One of the fundamental strengths of capitalism is its ability to prey upon people’s desire to having homes equipped with the latest technology. As of 2012, European markets have seen an unprecedented rise in popularity of coffee pod machines, with Nestle leading the market with its Dolce Gusto and Nespresso brands. Unbeknown to consumers, the coffee pods used for these machines are almost completely non-recyclable, setting back decades of progress made into the production of highly recyclable packaging.
The rise of the coffee pods is not only being observed in homes across the world, but they have also established themselves in numerous high end restaurants. Around 2,400 Michelin-starred restaurants across in the world are using Nespresso as their first choice of coffee to serve customers, with clients including Heston Blumenthal’s three-Michelin-starred Fat Duck restaurant in London, and several high-end New York restaurants and hotels such as Forcella, Brasserie 8 ½, and The Four Seasons.
No one can really blame such catering establishments with switching to coffee-pod machines – they require no expertise to operate, take up minimal space and provide a considerable profit margin.
The problem with operating coffee-pods machines is the amount of waste that they generate. It has been estimated that 186m capsules were consumed between 2012 and 2013 in Britain alone – but where do these go? The truth is that the vast majority of these capsule are not being recycled. Dolce Gusto capsules cannot be recycled in the UK, while Nespresso capsules can be collected by the company itself only if you order further capsules from their website. Otherwise, consumers would need to recycle pods at their UK stores (located only in London, Manchester and Birmingham). Other coffee pod brands provide similar option of dropping off used capsules at collection points.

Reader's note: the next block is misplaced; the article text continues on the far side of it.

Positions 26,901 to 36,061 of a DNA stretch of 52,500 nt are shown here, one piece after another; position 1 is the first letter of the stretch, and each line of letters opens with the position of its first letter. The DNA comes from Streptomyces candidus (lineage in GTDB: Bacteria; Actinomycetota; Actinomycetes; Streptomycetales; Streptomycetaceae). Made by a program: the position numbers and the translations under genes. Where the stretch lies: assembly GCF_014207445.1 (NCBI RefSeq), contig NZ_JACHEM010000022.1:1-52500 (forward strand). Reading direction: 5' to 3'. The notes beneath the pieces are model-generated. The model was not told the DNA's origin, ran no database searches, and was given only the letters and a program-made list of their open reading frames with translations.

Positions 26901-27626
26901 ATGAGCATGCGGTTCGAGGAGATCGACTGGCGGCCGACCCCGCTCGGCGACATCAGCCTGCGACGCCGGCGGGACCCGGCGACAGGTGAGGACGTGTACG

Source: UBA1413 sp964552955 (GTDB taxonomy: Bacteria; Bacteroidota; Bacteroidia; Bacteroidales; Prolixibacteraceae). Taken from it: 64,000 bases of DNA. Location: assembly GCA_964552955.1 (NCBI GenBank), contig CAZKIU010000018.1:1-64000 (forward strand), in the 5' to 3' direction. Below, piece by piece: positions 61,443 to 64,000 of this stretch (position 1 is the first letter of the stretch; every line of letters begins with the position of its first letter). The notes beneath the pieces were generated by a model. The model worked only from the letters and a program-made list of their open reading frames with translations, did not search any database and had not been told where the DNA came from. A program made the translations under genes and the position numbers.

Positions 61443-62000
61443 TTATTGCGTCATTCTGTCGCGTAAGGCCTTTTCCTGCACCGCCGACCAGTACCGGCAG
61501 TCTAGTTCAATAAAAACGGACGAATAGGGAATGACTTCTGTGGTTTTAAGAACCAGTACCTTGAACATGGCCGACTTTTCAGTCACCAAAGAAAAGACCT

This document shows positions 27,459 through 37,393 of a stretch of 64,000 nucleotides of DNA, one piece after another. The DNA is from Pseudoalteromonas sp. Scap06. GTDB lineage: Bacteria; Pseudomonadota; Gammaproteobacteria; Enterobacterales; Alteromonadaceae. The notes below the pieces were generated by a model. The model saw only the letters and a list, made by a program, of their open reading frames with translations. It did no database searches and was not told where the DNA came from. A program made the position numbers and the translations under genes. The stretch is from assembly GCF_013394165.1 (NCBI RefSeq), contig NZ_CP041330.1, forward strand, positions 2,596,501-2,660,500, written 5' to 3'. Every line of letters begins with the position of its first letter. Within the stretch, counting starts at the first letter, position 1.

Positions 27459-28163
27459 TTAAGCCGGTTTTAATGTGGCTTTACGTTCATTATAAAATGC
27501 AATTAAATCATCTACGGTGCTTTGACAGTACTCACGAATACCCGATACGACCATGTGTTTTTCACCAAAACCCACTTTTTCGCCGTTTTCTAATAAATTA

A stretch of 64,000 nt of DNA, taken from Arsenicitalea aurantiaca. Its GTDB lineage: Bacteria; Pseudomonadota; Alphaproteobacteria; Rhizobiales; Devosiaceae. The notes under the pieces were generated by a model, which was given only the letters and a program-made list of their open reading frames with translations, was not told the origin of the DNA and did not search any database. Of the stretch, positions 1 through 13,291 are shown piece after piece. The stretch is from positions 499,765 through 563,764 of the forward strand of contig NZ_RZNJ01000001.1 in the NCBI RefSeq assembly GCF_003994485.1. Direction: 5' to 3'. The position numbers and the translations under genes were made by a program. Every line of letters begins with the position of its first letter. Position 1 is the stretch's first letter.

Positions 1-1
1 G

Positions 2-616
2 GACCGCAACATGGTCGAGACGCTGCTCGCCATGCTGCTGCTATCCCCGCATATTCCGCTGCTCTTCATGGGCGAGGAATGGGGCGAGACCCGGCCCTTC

Coffee pod capsules are made from mixed plastic needed to withstand hot water injected at high pressure during the brewing process. Mixed plastic materials cannot be recycled with other plastic materials and have to be landfilled (unless recycling plants offer the option of recycling mixed plastics specifically). Secondly, the pods themselves are also made from aluminium foil and contain ground coffee – this further complicates the recycling process since these different components need to be separated.
The Nespresso website indicates that despite their efforts at improving their environmental outcomes:
“the complexities of the recycling process and logistics of capsule recovery, coupled with varying levels of public engagement and legislation, make a standardized approach to recycling difficult”.
Currently, neither Nespresso nor Dolce Gusto capsules can be collected for recycling in Malta. Furthermore, no official statistics are available for how many capsules are consumed in the local market, but one can estimate that from the 19,000 fans on the Dolce Gusto Malta Facebook page (Nespresso is not as popular on the island). If at least half of these own a machine and consume an average of one capsule per day, there is an annual generation of 3.5 million capsules solely from Dolce Gusto in Malta – all of which are not recycled and will probably have to landfilled.
While I am one to go for a good cup of java while at home, I would much rather wait the extra ten minutes to use my Italian style coffee percolator. At least the ground coffee can be put to good use as compost and the packaging can be added to the rest of my recyclables.